of social contract among consumers, business and government, Time concluded. We are seeing the rise of the citizen consumerand the beginnings of a responsibility revolution.3 As further proof of this global citizen-consumer revolution, millions joined movements to support a sustainable future and a positive outcome from the united nations Framework Convention on Climate Change (CoP15) in 2009. the hopenhagen movement, launched by ogilvyearth on behalf of the united nations, garnered more than six million citizens who pledged belief in the power of optimism to drive the sustainability agenda forward. Clearly, the appetite for compelling, solutions-oriented sustainability communications remains strong.
but greenwashing threatens to alienate this growing support and undermine the credibility of sustainability communications. It leads to what ogilvyearth Advisor Jeunesse Park describes as the challenge of knowing who is authentic. Adds ogilvyearth Advisor Andrew Winston, the challenge is also for consumers to even understand the environmental claims they hear.
It is an issue for our clients because marketing that is decried as greenwash represents reputations damaged, employees demoralized and opportunities squandered. no one benefits, says ogilvyearth Advisor Ian higgins.
the company puts itself at significant reputational risk; the consumer is further confused and grows more cynical; and the environment is a certain loser. Time, meanwhile, notes that business simply cannot afford to further alienate the public: the only thing that has sunk lower than the publics opinion of Congress during this recession is its opinion of business. social responsibility is one way to get it back.4
the tightening of regulations around the world is raising the stakesand the penaltieseven higher (see Appendix A).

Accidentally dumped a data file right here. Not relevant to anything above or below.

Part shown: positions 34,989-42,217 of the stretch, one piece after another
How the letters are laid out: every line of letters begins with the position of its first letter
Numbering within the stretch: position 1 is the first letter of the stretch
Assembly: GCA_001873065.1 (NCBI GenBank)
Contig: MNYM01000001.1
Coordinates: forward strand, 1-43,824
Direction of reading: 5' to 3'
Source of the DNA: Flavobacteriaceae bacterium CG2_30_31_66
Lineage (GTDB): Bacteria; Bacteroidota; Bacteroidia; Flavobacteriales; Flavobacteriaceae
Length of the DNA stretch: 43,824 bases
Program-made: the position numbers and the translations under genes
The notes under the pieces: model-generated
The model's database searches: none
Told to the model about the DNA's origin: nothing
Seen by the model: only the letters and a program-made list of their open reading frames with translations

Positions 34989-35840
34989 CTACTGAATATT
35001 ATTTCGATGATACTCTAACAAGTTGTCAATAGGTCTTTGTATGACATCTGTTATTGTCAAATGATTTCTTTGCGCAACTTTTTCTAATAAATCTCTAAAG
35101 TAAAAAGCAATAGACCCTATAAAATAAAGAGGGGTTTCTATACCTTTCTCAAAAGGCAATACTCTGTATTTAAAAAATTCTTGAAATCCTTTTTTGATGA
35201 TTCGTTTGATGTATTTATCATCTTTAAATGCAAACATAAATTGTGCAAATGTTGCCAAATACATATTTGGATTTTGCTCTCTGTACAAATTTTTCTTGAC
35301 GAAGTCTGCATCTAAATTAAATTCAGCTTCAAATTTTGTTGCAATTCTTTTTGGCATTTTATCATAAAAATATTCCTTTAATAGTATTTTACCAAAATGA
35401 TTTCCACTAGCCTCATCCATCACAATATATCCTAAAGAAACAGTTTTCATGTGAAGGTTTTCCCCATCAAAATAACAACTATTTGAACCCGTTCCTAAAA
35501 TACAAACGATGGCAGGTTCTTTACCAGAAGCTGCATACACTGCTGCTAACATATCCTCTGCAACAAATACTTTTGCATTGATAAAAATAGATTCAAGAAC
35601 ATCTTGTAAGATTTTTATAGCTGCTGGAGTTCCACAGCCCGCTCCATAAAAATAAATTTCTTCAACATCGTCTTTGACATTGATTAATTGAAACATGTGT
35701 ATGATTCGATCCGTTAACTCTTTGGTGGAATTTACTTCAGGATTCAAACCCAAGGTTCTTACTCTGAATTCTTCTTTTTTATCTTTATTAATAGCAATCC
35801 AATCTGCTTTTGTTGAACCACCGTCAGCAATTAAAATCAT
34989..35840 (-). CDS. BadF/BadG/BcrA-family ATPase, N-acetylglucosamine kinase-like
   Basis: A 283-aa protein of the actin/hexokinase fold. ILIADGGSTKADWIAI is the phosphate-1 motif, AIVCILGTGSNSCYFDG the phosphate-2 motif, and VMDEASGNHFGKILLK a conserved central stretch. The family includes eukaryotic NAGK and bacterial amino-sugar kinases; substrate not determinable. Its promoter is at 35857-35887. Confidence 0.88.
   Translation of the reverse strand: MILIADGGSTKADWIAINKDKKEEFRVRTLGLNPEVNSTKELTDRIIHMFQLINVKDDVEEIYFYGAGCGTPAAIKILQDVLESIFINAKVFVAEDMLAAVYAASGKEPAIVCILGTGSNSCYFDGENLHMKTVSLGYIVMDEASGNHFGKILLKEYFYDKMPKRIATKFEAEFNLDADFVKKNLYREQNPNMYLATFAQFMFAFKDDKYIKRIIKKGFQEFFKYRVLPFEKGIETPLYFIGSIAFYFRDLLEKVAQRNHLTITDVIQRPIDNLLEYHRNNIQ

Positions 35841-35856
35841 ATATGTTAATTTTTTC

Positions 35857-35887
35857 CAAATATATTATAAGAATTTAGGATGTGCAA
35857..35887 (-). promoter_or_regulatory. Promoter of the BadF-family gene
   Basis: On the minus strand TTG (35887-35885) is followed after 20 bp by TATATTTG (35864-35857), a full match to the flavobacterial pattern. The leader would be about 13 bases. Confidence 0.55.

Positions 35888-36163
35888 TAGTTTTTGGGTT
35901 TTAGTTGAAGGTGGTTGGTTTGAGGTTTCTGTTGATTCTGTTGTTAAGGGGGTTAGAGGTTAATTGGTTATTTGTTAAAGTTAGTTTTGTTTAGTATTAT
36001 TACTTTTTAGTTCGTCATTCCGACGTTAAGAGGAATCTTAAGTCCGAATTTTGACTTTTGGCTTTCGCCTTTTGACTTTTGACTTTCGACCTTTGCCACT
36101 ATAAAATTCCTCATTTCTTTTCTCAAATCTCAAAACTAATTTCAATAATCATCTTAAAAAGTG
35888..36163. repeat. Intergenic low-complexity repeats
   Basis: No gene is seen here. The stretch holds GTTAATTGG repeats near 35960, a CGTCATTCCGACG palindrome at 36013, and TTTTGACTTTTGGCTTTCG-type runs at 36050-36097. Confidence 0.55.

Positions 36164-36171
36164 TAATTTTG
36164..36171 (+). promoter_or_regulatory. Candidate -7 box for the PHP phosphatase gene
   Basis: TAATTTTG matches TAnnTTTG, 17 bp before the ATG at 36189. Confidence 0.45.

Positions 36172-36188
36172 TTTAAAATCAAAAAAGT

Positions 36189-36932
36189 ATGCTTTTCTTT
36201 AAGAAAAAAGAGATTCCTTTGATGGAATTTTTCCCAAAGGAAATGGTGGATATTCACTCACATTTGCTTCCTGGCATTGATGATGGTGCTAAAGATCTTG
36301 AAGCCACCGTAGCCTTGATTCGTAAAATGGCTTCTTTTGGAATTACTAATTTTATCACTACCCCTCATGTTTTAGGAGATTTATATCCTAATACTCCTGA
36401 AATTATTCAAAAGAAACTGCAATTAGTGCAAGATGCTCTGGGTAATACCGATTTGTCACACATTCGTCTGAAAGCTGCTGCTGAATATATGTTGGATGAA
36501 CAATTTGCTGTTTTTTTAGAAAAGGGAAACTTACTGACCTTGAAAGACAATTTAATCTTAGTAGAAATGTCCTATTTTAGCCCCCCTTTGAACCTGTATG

but the current debate over greenwashing is not productive. the more cynical watchdogs in the green marketplace attribute all greenwashing to malign corporate motives. It seems likely, however, that most greenwash is the result of marketers rushing to respond to consumers desire for greener goods and services, and in the process falling prey to the overwhelming complexity of achieving corporate sustainability. Marketers describe an intimidating environment in which sticking their necks out to do the right thing often results in more reprisals than it does rewards. some clients privately describe this threat of backlash as a very real disincentive to progress.
In short, we are nearing the point of stalemate. but monitoring and eliminating greenwash is in the best interest of corporations, employees, nGos and consumers alike. We must collaborate to find ways to bring credible, compelling, sustainability-oriented ideas to market if we are all to prosper in the Age of sustainability. It is time for a new approach.
Inspired by that inaugural ogilvyearth meeting, one new approach was born: to create an ogilvyearth guide to avoiding greenwash, authored in partnership with our expert advisors. this handbook is the result. It is intended as a practical guide for marketers who are keen to explore how sustainability can create opportunity for their brand, who aspire to develop great sustainability-related marketing and who are anxious to avoid the pitfalls of greenwash. It explains how to build insurance against greenwash into your marketing process from the get-go and details a straightforward set of principles.